Twice a year, three Top500 lists come out to rank the world's supercomputers by either their overall performance, their ability to parse enormous data sets, or their minimal environmental impact. And last week the Top500, Graph500 and Green500 were released at the SC13 conference in Denver.
For more than 20 years, the Top500 list has used analysis of brute force computing power, the number of floating-point operations each machine could process per second, to determine the rankings for supercomputers. But parsing data and reducing environmental impact are two trends that have led to the Graph500 and Green500 lists.
The Green500 list provides a window into how difficult it is to build a supercomputer that can compete in terms of efficiency and low energy consumption. Only one supercomputer on this year's Green500, the Piz Dainte from the Swiss National Supercomputing Centre, is also ranked in the top 10 of the Top500.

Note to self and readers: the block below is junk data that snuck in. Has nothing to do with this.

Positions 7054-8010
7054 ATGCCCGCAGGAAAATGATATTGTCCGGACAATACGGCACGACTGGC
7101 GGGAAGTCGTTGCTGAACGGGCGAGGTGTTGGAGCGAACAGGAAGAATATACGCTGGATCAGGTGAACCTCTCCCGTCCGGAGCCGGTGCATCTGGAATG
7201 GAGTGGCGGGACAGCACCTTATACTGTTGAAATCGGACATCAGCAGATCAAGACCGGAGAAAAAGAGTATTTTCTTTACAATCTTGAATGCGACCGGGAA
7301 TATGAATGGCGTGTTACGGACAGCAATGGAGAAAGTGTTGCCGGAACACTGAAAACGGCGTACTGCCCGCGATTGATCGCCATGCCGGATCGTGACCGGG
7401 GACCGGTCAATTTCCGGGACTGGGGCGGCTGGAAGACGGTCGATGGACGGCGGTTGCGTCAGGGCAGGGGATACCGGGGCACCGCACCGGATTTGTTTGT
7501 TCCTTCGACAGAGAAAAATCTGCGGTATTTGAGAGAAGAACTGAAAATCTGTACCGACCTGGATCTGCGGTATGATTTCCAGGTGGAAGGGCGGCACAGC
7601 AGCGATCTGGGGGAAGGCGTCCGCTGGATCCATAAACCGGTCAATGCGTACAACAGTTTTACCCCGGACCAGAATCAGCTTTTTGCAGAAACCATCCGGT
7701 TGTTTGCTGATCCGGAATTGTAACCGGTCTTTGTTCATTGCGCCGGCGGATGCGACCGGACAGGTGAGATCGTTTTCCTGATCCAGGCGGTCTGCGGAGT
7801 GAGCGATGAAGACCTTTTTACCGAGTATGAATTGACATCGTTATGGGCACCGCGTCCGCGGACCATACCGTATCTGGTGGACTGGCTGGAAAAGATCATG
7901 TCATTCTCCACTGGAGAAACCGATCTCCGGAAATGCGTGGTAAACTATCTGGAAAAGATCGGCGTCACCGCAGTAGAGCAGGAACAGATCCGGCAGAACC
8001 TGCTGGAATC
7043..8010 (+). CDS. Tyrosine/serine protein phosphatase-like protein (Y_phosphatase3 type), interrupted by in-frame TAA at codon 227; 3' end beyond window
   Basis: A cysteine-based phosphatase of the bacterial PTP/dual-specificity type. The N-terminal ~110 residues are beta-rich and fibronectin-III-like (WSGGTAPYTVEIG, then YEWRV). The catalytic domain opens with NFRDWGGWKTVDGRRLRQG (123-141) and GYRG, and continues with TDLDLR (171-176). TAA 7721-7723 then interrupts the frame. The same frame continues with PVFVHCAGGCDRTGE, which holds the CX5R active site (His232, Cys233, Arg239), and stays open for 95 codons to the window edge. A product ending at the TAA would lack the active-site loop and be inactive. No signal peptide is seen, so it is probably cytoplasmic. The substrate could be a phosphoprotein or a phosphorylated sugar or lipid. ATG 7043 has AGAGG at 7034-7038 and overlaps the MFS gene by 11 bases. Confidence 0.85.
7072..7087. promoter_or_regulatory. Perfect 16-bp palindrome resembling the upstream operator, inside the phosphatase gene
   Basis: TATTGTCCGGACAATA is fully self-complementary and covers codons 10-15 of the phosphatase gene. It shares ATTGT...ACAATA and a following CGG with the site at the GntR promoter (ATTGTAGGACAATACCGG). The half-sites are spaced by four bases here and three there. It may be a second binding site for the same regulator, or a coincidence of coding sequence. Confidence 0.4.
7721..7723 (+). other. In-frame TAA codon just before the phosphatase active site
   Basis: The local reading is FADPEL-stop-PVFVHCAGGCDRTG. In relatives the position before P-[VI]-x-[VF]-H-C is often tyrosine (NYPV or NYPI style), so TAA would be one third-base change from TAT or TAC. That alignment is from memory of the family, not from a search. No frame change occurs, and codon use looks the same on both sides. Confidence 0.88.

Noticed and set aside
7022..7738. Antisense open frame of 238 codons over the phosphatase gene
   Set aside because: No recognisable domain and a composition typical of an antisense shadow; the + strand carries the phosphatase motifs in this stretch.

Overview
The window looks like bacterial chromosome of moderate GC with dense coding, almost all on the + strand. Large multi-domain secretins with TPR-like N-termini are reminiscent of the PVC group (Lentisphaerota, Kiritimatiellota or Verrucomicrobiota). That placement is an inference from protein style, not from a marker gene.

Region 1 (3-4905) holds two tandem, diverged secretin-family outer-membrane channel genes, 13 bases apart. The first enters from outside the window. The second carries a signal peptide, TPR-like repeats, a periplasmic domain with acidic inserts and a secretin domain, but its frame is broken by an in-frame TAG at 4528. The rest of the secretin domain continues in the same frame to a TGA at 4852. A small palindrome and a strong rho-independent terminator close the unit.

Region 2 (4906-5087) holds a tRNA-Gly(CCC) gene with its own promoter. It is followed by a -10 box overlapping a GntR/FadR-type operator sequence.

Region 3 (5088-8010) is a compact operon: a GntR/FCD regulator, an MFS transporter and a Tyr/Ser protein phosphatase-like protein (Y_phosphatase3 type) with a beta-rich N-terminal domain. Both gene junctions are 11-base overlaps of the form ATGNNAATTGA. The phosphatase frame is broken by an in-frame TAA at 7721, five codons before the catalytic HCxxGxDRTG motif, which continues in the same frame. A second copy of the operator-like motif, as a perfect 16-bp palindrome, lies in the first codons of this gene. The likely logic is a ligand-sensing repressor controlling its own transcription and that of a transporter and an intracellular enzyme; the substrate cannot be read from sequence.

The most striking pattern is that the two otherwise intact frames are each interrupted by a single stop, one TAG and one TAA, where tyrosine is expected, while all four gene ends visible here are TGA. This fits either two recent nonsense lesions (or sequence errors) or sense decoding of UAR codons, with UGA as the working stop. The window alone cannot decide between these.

Green supercomputers tend to be "heterogeneous," meaning that their processor cores use multiple architectures that lend themselves to different computing tasks. Traditional processing elements like central processing units (CPUs) and graphical processing units (GPUs) are integrated with various coprocessors so any calculation the computer may perform can be done in the most efficient way possible.
The founder of the Green500 list, Virgina Tech computer scientist Wu Feng, told IEEE Spectrum in July that, "Overall, the performance of machines on the Green500 List has increased at a higher rate than their power consumption. That's why the machines' efficiencies are going up." But he added that gains at the top of the list are more dramatic than the improvements down the rankings.
Photo: NVIDIA/Tokyo Institute of Technology